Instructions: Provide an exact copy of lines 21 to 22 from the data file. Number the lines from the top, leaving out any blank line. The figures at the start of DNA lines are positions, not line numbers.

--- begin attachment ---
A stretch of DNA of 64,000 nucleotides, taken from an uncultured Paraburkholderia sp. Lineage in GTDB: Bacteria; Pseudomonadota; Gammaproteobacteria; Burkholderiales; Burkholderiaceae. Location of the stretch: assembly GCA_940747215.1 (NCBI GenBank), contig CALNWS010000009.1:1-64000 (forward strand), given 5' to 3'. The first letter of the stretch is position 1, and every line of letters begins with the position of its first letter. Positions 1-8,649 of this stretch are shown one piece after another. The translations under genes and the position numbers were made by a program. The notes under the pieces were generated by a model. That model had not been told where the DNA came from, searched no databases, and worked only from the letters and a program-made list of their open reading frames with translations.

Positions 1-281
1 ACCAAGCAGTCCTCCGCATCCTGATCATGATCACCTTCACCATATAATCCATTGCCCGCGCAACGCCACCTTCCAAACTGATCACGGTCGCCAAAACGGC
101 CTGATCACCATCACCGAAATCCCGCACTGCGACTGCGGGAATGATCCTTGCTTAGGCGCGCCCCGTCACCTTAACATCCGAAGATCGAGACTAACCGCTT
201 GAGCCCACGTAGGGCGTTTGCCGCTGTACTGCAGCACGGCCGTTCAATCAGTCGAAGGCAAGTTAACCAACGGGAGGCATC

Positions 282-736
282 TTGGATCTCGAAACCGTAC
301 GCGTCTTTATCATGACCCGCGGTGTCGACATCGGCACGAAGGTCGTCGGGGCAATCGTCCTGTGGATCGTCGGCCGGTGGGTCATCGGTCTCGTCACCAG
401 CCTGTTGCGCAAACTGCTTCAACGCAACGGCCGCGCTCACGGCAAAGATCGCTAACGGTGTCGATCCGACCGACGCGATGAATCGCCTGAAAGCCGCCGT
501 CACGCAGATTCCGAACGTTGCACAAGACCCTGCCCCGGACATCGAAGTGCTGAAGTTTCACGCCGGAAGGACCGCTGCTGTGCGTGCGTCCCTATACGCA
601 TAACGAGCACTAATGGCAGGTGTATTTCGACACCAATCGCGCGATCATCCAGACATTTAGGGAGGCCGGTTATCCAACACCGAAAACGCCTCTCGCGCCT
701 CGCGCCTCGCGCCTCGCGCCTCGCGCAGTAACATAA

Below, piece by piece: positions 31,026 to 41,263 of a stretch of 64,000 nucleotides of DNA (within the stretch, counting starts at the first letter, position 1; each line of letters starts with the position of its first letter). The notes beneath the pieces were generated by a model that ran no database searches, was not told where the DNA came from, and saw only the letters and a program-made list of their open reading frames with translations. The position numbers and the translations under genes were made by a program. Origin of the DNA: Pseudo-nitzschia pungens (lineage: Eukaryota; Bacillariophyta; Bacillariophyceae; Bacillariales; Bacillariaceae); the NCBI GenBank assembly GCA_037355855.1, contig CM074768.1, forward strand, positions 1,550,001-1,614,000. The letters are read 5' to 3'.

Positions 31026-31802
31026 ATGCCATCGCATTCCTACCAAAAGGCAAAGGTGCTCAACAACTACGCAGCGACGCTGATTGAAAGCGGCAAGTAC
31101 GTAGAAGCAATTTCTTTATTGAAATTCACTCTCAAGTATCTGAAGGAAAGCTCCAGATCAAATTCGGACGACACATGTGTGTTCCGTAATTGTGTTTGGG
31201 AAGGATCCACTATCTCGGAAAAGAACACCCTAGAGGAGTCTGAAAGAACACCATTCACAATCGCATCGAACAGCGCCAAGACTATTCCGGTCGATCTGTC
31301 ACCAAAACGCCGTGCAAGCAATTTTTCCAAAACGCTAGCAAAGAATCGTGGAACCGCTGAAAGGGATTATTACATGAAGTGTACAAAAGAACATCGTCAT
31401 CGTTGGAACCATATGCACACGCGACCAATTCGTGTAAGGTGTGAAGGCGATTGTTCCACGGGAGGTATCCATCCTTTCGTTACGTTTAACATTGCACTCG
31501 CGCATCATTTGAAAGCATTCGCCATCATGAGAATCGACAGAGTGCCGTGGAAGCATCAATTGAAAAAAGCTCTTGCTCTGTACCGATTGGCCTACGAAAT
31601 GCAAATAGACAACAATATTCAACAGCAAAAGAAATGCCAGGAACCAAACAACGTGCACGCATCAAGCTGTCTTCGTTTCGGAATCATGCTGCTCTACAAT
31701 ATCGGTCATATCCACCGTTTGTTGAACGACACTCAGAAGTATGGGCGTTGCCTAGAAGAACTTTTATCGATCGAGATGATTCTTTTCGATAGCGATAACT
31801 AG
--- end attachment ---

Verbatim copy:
31601 GCAAATAGACAACAATATTCAACAGCAAAAGAAATGCCAGGAACCAAACAACGTGCACGCATCAAGCTGTCTTCGTTTCGGAATCATGCTGCTCTACAAT
31701 ATCGGTCATATCCACCGTTTGTTGAACGACACTCAGAAGTATGGGCGTTGCCTAGAAGAACTTTTATCGATCGAGATGATTCTTTTCGATAGCGATAACT